Bridging the Gap: Addressing the vacuum in multilateral governance of digital technology to close the digital divide and support efforts to leave no one behind 

2 February 2022, 11:00-11:50 EST 

Register here:

Organized by: Civil Society Financing for Development (FfD) Group, Asia-Pacific Regional CSO Engagement Mechanism (APRCEM), Action Group on Erosion, Technology and Concentration (ETC Group) and the United Nations Conference on Trade and Development (UNCTAD)


  • Clovis Freire, Economist, Division on Technology and Logistics, United Nations Conference on Trade and Development (UNCTAD)
  • Parminder Jeet Singh, Executive Director, IT for Change
  • Soledad Vogliano, Action Group on Erosion, Technology and Concentration (ETC Group)
  • Ruth Hancock, agroecological farmer and member of Landworkers Alliance

Moderator: Wardarina, Deputy Regional Coordinator, Asia Pacific Forum on Women, Law and Development (APWLD)

The global COVID-19 pandemic has exposed the extent and further exacerbated the digital divide – the ever-widening gap in access to digital technology and infrastructures between the North and South, between men and women across the world, and between urban and rural communities within countries.  

While the benefits and promises of digital technologies are hailed as potential solutions to multiple development crises that the humanity is facing, the distribution of these technologies and the infrastructures that enable them is highly unequal and most concentrated and advanced in the North and in urban centers in the South. The unprecedented strain posed by the pandemic on public health systems worldwide and the public resources and investments needed to respond to the continuing crisis have further marginalized digital infrastructures and education in investment priorities. As the digital gap is widening and worsening as a result of the pandemic, the world on both sides of the divide have to deal with the consequences and issues around digitalization – ranging from violation of basic rights, especially of women, girls and young people, racial and gender discrimination, and breach of privacy and cyber security attacks, to repression and manipulation, and disproportional power and influence of technology platforms and companies. While a few countries in the North have attempted to address some of these issues by putting in place regulations, including sanctions, on large technology platforms, governments in the South are still mostly grappling with how to deal within their national jurisdiction with these issues that are virtual and transboundary by nature.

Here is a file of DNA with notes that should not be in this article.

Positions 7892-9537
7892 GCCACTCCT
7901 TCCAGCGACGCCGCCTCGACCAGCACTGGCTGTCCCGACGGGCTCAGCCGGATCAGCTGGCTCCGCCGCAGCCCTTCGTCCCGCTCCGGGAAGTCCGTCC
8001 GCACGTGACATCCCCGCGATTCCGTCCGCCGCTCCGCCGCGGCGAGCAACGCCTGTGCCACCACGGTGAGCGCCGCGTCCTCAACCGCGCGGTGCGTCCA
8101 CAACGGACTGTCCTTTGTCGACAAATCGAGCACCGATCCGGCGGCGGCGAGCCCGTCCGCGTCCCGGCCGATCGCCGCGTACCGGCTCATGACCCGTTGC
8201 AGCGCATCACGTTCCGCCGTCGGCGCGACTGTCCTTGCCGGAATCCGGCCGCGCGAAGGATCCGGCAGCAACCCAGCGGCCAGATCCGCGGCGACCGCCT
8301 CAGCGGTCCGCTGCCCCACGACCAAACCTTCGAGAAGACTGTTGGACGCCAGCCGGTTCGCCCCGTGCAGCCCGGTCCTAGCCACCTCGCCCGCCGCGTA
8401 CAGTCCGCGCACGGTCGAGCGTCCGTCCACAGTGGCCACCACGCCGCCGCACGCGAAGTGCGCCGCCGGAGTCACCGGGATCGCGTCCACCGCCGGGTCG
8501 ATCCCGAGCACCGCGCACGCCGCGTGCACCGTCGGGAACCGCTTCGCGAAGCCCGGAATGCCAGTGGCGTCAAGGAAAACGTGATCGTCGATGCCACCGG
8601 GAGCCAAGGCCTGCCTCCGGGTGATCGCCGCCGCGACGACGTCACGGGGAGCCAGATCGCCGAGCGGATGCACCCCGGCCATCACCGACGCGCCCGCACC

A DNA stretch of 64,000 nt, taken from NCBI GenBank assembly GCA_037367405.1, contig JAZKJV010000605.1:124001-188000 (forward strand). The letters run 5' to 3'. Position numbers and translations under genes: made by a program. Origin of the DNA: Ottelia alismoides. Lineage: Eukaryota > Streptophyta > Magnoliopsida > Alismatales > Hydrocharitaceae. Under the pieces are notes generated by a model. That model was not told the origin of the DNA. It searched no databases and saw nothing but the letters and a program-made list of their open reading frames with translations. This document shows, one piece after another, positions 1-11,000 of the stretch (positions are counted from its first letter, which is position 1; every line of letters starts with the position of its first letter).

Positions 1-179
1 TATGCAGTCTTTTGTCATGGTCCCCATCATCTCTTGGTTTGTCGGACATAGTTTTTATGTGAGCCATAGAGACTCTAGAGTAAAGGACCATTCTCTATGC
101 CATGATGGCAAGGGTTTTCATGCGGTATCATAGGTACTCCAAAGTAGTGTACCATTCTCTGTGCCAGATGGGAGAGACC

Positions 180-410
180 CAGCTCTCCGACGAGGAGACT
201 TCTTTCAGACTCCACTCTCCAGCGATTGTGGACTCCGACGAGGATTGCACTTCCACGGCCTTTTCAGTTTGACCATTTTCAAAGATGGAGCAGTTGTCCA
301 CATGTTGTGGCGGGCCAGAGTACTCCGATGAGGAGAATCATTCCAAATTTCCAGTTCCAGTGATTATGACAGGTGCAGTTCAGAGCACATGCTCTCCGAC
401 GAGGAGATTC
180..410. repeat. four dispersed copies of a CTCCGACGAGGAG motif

A number of UN agencies such as UNCTAD have published trends and analysis on digital technologies to guide memberstates on developments and issues that need to be tackled. In his recent “Our Common Agenda” report, the UN Secretary General has proposed the creation of a “Global Digital Compact” to be agreed at a “Summit of the Future” in 2023. Amid these efforts at the global and national levels, there remains a huge vacuum in governance of digital technologies that needs to be addressed with a sense of urgency to assert the mandate of inclusive multilateral institutions over corporate interests and to protect human rights. Governance of digitalisation is key in curbing the widening digital divide and contribute towards the vision of the 2030 Agenda for Sustainable Development to Leave No One Behind.   

This Spotlight Session will provide a space for participants at the 2020 ECOSOC Partnership Forum to share insights and present proposals on global governance of digitalization.  

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